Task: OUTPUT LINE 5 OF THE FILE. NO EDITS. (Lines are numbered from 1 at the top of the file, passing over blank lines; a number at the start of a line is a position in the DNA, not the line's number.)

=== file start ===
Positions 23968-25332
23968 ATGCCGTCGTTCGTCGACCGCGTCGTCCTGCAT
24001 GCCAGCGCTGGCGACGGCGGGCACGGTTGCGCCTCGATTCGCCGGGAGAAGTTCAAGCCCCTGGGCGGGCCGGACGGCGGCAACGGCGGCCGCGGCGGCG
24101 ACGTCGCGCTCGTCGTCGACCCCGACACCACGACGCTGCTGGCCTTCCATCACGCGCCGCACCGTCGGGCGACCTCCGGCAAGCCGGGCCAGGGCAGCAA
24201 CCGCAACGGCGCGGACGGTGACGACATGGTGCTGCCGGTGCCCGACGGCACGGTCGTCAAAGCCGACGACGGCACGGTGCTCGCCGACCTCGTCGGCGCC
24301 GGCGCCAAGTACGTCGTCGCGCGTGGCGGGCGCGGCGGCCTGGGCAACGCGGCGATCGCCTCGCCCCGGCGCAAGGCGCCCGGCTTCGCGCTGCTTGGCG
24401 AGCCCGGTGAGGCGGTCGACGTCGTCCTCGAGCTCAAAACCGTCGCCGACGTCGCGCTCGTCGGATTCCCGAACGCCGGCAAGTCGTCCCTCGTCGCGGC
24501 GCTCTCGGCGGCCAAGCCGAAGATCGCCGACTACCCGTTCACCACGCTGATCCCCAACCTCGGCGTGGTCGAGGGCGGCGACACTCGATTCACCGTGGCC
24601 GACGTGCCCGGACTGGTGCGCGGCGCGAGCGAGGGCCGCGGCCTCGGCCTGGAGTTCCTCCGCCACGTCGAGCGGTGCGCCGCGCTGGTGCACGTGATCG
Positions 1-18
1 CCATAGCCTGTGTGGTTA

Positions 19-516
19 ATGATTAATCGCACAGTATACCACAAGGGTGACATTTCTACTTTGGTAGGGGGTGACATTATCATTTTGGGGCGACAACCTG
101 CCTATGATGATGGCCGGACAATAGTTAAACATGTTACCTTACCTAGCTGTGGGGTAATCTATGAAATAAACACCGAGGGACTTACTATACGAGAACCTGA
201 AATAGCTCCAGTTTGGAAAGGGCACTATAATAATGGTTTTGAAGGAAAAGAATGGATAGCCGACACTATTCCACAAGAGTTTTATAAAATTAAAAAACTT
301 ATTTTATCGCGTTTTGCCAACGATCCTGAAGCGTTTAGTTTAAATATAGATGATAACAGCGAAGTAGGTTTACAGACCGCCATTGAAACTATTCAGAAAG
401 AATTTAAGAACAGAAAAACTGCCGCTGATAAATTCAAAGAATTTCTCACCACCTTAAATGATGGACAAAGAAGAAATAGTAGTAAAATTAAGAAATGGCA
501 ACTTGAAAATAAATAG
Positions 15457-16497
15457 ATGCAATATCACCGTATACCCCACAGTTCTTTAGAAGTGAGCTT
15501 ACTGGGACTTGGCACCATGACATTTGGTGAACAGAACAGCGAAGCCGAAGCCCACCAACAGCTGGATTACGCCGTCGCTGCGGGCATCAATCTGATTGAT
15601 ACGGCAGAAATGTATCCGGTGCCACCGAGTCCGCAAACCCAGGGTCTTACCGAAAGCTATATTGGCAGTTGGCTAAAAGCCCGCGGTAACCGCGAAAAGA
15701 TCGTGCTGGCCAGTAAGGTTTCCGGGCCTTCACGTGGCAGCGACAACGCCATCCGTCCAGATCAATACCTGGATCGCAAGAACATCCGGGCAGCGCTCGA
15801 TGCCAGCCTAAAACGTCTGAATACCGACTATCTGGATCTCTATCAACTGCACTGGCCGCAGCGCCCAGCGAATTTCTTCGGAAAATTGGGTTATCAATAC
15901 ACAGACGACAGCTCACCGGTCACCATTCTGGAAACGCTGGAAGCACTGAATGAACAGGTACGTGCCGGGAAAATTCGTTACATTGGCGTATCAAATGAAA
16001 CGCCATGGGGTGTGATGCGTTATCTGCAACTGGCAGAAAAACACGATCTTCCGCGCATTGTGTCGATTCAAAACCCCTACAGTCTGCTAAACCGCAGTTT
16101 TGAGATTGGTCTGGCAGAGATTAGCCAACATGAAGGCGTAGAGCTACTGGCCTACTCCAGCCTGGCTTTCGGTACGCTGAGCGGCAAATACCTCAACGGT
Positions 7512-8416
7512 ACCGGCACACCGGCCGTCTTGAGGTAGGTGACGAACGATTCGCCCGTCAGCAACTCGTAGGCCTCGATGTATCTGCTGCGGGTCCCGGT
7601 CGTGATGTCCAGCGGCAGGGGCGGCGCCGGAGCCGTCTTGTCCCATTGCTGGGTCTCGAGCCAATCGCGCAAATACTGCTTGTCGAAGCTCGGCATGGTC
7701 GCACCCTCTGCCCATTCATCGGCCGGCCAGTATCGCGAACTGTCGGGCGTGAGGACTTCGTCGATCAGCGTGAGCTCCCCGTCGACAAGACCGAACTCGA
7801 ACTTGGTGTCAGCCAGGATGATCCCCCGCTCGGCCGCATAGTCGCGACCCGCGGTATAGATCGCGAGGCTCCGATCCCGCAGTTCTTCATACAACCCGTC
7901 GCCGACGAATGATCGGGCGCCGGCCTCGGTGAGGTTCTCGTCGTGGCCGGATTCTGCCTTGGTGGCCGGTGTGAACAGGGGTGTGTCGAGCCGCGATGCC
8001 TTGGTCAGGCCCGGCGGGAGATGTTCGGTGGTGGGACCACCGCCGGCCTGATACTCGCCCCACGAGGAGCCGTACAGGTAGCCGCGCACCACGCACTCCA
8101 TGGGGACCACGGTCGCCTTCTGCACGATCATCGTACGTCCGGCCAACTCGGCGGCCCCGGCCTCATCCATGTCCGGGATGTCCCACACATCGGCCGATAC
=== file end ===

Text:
24201 CCGCAACGGCGCGGACGGTGACGACATGGTGCTGCCGGTGCCCGACGGCACGGTCGTCAAAGCCGACGACGGCACGGTGCTCGCCGACCTCGTCGGCGCC